This painting took about two hours to complete, but its journey began over thirty years ago. That's right, over three decades! I know what you are thinking. Probably should be a little more, um, awesome, considering. Well, consider this Chief, it is the only one of its kind in the entire Universe!
So's a fingerprint, right?
But I digress. As I said, many years ago this painting's journey began. I was hiking up Emory Peak in Big Bend National Park. One of the highest peaks in all of Texas. High enough, in fact, that the park Lodge and Gift Shop far below looked like Legos.
Looking down into the Chisos Basin, I photographed this view. Who knew that some thirty years later this snap of the camera would become a slide which would be the subject matter for a painting in 2019. Wow, is it really 2019? By the way, what's a "slide".
Back in the late 20th century I tended to use slides for my photography. For you younger folks, slides are...oh just Google it. Anyway, as an artist I am constantly looking for subject matter to paint, so one of my resources for in-studio works are my old slides. My process for these involves scanning them at high resolution for use from my laptop.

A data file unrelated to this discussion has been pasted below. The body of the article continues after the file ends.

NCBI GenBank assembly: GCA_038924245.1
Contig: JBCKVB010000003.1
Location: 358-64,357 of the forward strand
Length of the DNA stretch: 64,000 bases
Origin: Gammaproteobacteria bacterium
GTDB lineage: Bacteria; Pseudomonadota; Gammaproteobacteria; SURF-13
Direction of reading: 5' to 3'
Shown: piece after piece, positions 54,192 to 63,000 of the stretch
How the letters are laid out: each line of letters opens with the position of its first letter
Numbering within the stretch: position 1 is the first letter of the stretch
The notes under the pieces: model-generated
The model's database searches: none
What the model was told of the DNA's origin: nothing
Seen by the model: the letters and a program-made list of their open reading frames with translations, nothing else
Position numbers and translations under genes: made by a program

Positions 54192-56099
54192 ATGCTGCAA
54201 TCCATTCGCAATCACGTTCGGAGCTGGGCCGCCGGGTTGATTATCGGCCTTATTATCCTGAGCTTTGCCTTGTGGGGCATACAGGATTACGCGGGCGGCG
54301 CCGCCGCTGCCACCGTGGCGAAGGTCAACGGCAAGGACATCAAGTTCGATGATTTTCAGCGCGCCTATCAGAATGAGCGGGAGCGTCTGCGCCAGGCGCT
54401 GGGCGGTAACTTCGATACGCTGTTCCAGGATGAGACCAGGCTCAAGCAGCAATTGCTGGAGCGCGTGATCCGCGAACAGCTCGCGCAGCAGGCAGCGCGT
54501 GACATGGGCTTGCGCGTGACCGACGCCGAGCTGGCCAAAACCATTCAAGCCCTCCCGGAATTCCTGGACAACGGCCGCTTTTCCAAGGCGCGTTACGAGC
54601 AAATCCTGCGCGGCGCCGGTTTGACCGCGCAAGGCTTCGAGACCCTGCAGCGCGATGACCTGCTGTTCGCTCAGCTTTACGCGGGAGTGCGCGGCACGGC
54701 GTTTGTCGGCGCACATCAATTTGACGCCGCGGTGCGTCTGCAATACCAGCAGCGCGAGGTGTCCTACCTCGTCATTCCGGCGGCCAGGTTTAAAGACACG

So there you have it. A really really long journey...but wait! There's more. Oh so much more.
Before I started laying paint to canvas, first I had to create some 358 other paintings...each adding in their own way to my ability to create this one, through trial and error, frustration and satisfaction, wanting to give it up completely, and then reconsidering a few days later. Are you grasping this? Art is a journey. Okay, so maybe I'm overselling a bit here. But there really is a point to all of this if you think about it.
So with all of that, let's review the steps taken for composing and completing "View from Emory Peak":
Step 1. Drove to Big Bend (about 10 hours).
Step 2. Hiked up Emory Peak (8,000 feet above sea level).
Step 3. Photographed the view.
Step 4. Painted 358 other works of art (about 30 years).
Step 5. Applied paint to canvas (about 2 hours).
Waalah! And there you have it. The long journey of a typical painting. Now, go buy someone's art. This one can be purchased here.
And below, for no particular reason, is a picture of a strapping young me in 1994-ish, hiking and sporting a fine mullet.